The best museums in Milan – Lonely Planet


Milan is a lot of things: the second city in Italy and probably the fastest; one of the world’s fashion capitals; theater of breathtaking architecture made of futuristic and century-old skyscrapers palace. Among Milan’s many qualities, an unmissable feature is its status as an art hotspot – and this includes exhibition sites like the Hangar Bicocca and the Royal Palace as well as more traditional museums.

Distracted by its high-end slopes and lush green skyscrapers, one might not immediately think of wandering through museums when imagining a trip to Milan. But the city has a lot to offer for all kinds of artistic interests, and the treasures they hold are well worth a visit. Here is your guide to the ten Milan museums you must visit.

Pinacoteca of Brera

Ideal for Italian painting

The Pinacoteca di Brera is the Milan Museum – just as fundamental to the city as the small statue of the Virgin atop the Duomo. Home to one of the most important collections of paintings in the country and specializing in Italian masters, the Pinacoteca has no shortage of leading works – from Mantegna to Caravaggio, including Hayez The kiss and Raphaël The marriage of the Virgin – and a tour gives you the opportunity to stroll through the middle of each decade of Italian art.

Once you’ve enjoyed your share of priceless art, you can step outside of Brera Palace to explore the surrounding neighborhood of the same name, with its romantic atmosphere and quaint cobblestones.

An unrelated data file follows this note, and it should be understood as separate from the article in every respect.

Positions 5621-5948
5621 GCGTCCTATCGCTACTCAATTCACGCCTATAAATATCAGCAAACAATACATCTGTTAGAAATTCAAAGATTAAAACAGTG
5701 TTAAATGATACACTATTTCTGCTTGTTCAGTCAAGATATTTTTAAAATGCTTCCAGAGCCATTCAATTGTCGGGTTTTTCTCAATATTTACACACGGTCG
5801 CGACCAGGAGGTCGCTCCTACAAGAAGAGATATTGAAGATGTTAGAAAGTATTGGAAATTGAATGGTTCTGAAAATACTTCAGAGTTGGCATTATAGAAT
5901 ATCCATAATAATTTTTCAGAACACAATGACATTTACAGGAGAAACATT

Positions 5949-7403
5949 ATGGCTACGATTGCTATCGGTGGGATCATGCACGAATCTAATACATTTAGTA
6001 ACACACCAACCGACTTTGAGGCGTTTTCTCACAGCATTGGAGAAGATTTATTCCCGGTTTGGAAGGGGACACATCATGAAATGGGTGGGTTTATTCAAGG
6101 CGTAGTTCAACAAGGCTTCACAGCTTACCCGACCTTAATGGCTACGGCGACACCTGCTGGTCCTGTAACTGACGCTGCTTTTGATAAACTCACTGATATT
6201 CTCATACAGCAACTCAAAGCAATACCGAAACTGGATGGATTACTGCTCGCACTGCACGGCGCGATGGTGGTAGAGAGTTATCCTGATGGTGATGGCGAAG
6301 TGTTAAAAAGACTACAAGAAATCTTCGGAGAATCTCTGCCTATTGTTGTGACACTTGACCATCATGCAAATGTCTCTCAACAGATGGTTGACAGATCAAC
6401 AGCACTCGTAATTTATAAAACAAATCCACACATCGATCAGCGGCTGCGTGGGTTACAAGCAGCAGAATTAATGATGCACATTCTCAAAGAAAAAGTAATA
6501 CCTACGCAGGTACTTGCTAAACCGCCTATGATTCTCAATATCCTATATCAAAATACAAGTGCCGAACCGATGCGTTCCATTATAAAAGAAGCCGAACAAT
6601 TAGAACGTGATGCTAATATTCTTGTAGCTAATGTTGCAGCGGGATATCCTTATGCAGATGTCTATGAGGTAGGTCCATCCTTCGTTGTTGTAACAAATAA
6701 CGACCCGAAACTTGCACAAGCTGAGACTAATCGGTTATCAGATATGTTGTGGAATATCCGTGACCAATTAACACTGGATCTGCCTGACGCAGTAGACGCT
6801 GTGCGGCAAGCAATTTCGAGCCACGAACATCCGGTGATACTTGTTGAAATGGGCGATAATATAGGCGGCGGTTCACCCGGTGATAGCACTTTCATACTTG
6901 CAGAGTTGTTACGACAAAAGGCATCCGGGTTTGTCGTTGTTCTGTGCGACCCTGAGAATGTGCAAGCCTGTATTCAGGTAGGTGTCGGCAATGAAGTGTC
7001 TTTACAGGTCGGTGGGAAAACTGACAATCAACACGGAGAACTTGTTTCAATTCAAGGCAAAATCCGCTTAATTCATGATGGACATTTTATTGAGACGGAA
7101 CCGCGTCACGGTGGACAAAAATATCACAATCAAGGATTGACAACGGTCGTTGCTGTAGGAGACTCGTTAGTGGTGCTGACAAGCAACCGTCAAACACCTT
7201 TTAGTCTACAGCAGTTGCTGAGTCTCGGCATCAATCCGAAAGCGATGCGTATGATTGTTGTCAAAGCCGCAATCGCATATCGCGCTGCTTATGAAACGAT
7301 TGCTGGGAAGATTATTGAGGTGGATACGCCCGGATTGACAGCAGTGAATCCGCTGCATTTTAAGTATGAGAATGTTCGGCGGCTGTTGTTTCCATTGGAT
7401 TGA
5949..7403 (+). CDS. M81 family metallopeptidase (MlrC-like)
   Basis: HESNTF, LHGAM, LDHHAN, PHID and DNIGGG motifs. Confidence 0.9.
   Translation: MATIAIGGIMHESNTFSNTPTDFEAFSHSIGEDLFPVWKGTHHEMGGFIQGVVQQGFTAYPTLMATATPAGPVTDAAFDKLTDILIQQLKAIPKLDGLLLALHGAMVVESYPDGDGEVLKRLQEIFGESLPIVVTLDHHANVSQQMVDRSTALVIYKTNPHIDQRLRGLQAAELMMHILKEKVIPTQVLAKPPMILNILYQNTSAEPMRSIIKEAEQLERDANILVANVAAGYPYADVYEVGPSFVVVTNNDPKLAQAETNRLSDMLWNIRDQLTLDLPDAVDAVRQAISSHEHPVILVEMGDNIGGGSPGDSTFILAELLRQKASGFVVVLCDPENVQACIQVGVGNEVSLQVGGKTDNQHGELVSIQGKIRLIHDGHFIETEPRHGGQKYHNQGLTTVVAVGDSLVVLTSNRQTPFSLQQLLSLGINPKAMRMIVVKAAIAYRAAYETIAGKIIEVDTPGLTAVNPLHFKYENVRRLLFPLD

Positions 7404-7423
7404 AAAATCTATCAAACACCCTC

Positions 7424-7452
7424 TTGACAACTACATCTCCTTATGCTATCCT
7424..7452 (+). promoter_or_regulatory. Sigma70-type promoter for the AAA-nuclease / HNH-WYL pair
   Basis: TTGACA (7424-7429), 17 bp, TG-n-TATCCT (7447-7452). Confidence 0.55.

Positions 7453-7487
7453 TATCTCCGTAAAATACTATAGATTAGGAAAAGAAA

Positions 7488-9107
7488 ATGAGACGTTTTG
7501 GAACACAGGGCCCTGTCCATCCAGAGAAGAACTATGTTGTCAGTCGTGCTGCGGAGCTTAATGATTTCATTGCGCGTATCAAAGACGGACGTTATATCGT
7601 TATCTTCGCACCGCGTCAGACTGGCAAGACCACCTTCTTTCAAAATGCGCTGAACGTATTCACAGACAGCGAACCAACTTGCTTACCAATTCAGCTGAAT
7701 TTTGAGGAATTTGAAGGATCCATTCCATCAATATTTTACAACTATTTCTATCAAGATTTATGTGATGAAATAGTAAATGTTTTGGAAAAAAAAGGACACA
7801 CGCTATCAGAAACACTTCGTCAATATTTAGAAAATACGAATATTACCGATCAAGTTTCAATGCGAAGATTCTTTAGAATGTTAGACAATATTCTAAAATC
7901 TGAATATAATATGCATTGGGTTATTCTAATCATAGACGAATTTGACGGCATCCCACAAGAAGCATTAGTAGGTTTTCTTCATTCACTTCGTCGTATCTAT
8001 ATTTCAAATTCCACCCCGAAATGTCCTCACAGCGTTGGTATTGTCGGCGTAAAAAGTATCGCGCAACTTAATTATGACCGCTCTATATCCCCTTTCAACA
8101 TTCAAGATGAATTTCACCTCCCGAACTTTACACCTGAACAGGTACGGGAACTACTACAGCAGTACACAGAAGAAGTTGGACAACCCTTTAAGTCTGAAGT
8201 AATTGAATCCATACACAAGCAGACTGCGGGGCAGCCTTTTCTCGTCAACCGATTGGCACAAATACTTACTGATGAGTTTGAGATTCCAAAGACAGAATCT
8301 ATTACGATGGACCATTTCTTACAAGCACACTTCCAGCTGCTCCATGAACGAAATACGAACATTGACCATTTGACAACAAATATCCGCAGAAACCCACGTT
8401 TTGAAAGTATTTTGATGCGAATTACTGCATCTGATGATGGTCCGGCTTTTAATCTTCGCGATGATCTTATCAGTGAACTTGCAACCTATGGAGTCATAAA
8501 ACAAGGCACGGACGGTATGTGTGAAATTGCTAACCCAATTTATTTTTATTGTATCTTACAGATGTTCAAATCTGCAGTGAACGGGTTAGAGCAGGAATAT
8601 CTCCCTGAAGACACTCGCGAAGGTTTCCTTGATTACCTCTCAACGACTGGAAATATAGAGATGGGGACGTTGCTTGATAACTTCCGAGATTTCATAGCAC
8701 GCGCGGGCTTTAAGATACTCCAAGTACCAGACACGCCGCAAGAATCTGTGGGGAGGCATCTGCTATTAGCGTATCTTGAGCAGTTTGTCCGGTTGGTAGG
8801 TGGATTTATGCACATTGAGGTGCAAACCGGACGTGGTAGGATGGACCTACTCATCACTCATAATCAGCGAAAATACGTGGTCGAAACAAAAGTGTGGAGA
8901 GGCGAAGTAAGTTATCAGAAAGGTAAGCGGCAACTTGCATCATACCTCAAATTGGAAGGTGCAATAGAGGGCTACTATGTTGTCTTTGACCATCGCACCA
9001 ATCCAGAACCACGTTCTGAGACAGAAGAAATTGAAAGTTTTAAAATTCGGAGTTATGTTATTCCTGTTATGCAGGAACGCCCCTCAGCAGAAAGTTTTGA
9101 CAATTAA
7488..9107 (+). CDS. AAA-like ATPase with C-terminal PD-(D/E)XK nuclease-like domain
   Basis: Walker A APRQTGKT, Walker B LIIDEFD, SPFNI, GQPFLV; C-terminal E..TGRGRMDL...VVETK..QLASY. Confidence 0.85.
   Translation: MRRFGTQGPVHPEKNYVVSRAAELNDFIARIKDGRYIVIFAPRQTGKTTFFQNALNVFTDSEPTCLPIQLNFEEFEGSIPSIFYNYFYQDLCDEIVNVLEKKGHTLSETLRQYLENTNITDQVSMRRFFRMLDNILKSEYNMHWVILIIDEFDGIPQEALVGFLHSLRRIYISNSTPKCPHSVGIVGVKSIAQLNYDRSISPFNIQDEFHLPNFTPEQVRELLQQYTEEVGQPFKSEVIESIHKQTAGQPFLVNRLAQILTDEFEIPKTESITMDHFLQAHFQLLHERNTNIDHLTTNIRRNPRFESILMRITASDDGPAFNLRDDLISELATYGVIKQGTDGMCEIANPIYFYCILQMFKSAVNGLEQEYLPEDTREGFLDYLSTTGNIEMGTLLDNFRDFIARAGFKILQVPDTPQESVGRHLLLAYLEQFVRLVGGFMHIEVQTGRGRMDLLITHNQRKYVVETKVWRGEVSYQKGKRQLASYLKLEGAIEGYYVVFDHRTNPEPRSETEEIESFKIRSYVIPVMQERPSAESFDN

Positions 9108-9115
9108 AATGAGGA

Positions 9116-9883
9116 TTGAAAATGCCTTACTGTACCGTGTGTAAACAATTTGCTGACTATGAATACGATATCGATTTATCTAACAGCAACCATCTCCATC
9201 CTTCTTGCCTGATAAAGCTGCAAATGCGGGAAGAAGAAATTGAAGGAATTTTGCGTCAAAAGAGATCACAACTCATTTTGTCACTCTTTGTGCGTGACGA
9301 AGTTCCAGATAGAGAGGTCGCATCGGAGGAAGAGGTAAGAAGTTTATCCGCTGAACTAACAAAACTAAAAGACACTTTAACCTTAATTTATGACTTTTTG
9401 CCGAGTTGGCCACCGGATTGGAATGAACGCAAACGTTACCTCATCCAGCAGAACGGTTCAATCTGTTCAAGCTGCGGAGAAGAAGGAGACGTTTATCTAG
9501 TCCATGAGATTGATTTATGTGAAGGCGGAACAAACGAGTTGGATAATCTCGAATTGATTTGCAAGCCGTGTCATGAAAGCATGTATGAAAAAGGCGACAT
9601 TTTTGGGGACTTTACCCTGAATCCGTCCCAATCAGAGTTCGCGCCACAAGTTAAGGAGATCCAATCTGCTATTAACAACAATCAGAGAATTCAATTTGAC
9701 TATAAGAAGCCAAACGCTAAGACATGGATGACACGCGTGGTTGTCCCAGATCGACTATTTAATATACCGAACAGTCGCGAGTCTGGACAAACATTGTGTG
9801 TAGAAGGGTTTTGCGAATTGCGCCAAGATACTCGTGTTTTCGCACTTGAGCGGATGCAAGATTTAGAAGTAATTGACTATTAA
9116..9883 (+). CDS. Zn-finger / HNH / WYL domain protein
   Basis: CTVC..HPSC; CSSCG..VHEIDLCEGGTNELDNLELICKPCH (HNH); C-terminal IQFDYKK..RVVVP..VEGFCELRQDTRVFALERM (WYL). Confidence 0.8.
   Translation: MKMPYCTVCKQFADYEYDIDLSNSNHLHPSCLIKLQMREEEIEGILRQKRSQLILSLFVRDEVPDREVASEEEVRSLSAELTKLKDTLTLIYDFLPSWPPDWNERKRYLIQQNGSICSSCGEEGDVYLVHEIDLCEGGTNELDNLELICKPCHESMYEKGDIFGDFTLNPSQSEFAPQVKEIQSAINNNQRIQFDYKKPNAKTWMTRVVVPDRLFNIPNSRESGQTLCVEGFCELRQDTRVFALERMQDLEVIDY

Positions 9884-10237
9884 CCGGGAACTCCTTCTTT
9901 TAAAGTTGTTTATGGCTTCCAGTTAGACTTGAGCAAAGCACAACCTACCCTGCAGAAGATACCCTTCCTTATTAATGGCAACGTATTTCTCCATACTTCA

The last supper by Leonardo da Vinci photographed in the Church of Santa Maria delle Grazie in Milan © Yuri Turkov / Shutterstock

Basilica of Santa Maria delle Grazie

Great for viewing a masterpiece

The Church of Santa Maria delle Grazie isn’t exactly a museum in the true sense of the word, but it is a Unesco World Heritage Site nonetheless – and for very good reason. In the refectory of the monastery attached to the church, your attention is grabbed by one of Leonardo da Vinci’s most famous masterpieces, The last supper.

Where the Pinacoteca has a nice range of different paintings, everything at Santa Maria delle Grazie focuses on this one work – but what a work and what a spectacle. Definitely worth a visit, especially since the church and monastery are also steeped in history.


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Pinacoteca Ambrosienne

Ideal for Renaissance art

If you are still hungry for art after a visit to the Pinacoteca de Brera, this gallery of the same name will make sure you are full. Perhaps not as famous as Brera, the Pinacoteca Ambrosienne is nonetheless a treasure of Italian painting that delves deeply into the late Middle Ages and the Renaissance.

And while you’re there, don’t forget to take a tour of the Ambrosiana Library located in the same palace as the Pinacoteca – some of the volumes in its collection are just as famous as the paintings next door.

High dynamic range HDR Arengario Museo del Novecento in Milan, Italy
Modern art lovers head to the Museo del Novecento for an extensive collection of 20th century works © Claudio Divizia / Shutterstock

Novecento Museum

Ideal for modern art